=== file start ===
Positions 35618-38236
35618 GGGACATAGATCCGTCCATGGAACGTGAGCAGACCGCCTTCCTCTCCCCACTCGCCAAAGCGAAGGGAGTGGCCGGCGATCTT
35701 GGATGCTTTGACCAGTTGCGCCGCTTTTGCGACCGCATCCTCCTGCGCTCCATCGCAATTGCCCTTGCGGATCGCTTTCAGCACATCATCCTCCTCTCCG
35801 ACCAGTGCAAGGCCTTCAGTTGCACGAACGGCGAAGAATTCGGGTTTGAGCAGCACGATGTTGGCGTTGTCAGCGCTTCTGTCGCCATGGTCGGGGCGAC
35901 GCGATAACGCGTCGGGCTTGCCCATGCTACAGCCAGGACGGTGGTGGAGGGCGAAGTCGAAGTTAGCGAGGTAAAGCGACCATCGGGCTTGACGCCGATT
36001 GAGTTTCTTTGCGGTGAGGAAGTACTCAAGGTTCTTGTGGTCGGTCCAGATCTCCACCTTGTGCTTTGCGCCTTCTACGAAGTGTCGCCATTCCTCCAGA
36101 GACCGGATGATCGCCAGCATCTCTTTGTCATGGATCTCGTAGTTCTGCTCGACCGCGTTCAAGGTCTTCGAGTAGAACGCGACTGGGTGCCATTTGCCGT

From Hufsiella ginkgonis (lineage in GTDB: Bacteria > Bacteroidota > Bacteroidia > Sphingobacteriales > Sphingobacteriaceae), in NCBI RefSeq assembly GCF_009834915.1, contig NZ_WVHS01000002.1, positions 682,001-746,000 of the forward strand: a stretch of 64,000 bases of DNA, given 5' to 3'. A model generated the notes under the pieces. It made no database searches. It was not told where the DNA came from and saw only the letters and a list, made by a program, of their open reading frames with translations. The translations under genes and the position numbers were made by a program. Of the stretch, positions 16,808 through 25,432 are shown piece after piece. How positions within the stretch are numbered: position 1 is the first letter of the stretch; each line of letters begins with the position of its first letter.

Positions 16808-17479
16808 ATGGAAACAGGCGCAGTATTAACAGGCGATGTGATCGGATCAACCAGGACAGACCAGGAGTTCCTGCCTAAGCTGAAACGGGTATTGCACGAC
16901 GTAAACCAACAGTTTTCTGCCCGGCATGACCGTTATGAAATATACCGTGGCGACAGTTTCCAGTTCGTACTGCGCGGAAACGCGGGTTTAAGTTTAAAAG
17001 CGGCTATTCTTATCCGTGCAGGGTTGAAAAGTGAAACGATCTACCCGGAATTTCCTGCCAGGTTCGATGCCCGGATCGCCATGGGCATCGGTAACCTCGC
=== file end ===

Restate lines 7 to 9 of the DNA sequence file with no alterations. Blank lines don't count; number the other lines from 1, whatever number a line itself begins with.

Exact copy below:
36101 GACCGGATGATCGCCAGCATCTCTTTGTCATGGATCTCGTAGTTCTGCTCGACCGCGTTCAAGGTCTTCGAGTAGAACGCGACTGGGTGCCATTTGCCGT

From Hufsiella ginkgonis (lineage in GTDB: Bacteria > Bacteroidota > Bacteroidia > Sphingobacteriales > Sphingobacteriaceae), in NCBI RefSeq assembly GCF_009834915.1, contig NZ_WVHS01000002.1, positions 682,001-746,000 of the forward strand: a stretch of 64,000 bases of DNA, given 5' to 3'. A model generated the notes under the pieces. It made no database searches. It was not told where the DNA came from and saw only the letters and a list, made by a program, of their open reading frames with translations. The translations under genes and the position numbers were made by a program. Of the stretch, positions 16,808 through 25,432 are shown piece after piece. How positions within the stretch are numbered: position 1 is the first letter of the stretch; each line of letters begins with the position of its first letter.

Positions 16808-17479